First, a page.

“Yes, I’m Bennett.” He offered a strong handshake, ruffling his wavy dark hair free of melted icicles. “Oh, left one bag in the car,” he motioned as he dashed outside. Mother moaned painfully and I peered down at her. She quickly pinched my cheeks hard as I held back a whimper. “You need color in your face! He’s a DOCTOR!” she hissed. 

     Bennett returned as I met him with colorful cheeks and eyes shining (with pain). “Mother fell on the ice.” 

     She offered him a buzzed grin and her hand. “Elaine.”

     “Ma’am, let’s get you comfortable.” Mother swooned as Bennett moved her from the couch to a recliner as he gently propped up her ankle. I looked away from Mother’s borderline inappropriate expressions as Bennett carefully examined her. “Honestly? I don’t think her ankle is broken.” 

     “Doesn’t she need an x-ray?” I questioned.

     Bennett sighed. “The ER is 75 miles away. At Christmas you’d be lucky to get in the door. Probably best to stay put overnight. ” Bennett taped her ankle and dispensed two pills from his bag. Mom snatched the meds and downed them with tequila before we could blink. 

     “Can you take those with alcohol?” I motioned toward the almost-empty bottle. 

     Bennett’s eyes widened. “Most definitively not.”

     Mother soon began humming “Jingle Bells” and attempted to nibble a dried orange string, likely coated in toxic preservatives. “Terrible candy,” she muttered.

     “Why don’t I stay?” Bennett offered. “She’ll probably be fine overnight, but let’s make sure.” 

     Bennett and I sat chastely bundled on the sofa  as we toasted the evening and grazed on a meager snack tray. We shared stories as sunlight dissolved into moonbeams. I confided I missed my dad after all these years and found my life unfulfilling. Bennett admitted softly, “I had no one to visit tonight. My  fiancé just dumped me.”

     Mother’s strained cough sent me to her side. Her eyes popped open as she glanced at her open hand holding two mushy pills. “Keep talking! He likes you,” she mouthed before she squinted her eyes shut again.

     Mother faked taking pills to keep Bennett here! Mother strikes again. “Dumped YOU? But you’re a gorgeous doctor!” I blushed at my merlot-laced confession as I stood fireside again.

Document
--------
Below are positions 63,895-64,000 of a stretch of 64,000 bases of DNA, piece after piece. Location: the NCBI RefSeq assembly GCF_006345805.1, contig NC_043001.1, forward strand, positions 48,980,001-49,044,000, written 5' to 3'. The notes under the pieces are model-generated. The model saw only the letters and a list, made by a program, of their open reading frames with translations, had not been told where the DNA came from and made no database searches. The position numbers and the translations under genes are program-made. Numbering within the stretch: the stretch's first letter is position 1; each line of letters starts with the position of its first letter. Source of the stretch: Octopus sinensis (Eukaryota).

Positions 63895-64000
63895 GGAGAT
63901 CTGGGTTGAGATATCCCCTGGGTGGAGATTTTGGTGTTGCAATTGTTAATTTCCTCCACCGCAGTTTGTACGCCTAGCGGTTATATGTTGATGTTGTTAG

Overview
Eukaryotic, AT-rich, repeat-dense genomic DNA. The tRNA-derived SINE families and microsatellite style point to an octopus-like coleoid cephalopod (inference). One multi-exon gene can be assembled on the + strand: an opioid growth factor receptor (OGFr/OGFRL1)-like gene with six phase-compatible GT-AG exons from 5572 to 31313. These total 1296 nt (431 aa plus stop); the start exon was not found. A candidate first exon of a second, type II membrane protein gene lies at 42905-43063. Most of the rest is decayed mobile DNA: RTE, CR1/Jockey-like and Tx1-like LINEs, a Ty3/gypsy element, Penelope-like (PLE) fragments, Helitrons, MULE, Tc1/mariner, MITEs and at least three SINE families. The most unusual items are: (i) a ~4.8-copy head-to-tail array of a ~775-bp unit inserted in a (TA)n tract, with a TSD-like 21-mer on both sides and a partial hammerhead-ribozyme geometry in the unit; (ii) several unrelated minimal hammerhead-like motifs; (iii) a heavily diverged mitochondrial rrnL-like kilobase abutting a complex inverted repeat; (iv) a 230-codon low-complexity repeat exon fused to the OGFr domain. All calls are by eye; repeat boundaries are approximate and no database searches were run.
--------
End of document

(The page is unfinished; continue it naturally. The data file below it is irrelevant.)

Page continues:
“This job and town weren’t glamourous enough for her,” he sighed. “But I like it here. See, everyone gets dumped, even gorgeous doctors,” he grinned. 

     “Sometimes I think I’ll be alone forever,” I mused.

     “You? No way,” Bennett reassured me, then nodded in Mother’s direction. “She means well. She just wants to see you happy.”

     Bennett stoked the fire before we said our good nights. I checked on Mother one last time.      “What are you waiting for? Make me happy…..” Mother murmured before dozing off. 

     Emboldened, a terrific idea came to me. “Bennett?”

     “Hmmm?”

     “Do you know of a good hotel in town? That’s where Mother and I can spend Christmas night. Then I’ll book you and I a trip to Honolulu.”

THE KING OF ICE:

Or, The Year Santa Knew Exactly What to Get Me

by Rio. L. Barney

 

     “Attention everyone!” said the elf. Yes, elf. 

     I couldn’t believe my eyes. The interruption was irritating to say the least. I mean, come on! It’s Christmas Eve and I was still at work. I just wanted to finish up and head home to my son. I didn’t want to work on Christmas Eve, but being a single parent meant that when an opportunity to make more money came around, you took it.

     “First of all,” the elf began, “thank you and greetings from the North Pole! If you do not have children then this doesn’t concern you. I regret to inform you that the King of Ice has escaped his prison and has currently been spotted somewhere in this area. Now before you start to point fingers, Santa is looking for him and is quite sure he can find him and return the King before he does any real damage.”

     “What damage? Who is this king?” someone shouted.

     “Weeelll,” the elf said drawing out the word, “the last time the King escaped the planet suffered a mini ice age. And several children went missing.”

     “What!” I shouted. “What do you mean?”

     “Okay, I see it’s been awhile since humanity has had to deal with this, so let me start from the beginning. The King of Ice is a bad dude. He’s been around since the dawn of time and he’s hell-bent on covering the world in ice…and taking all of your children,” the elf added.

     Audible gasps could be heard.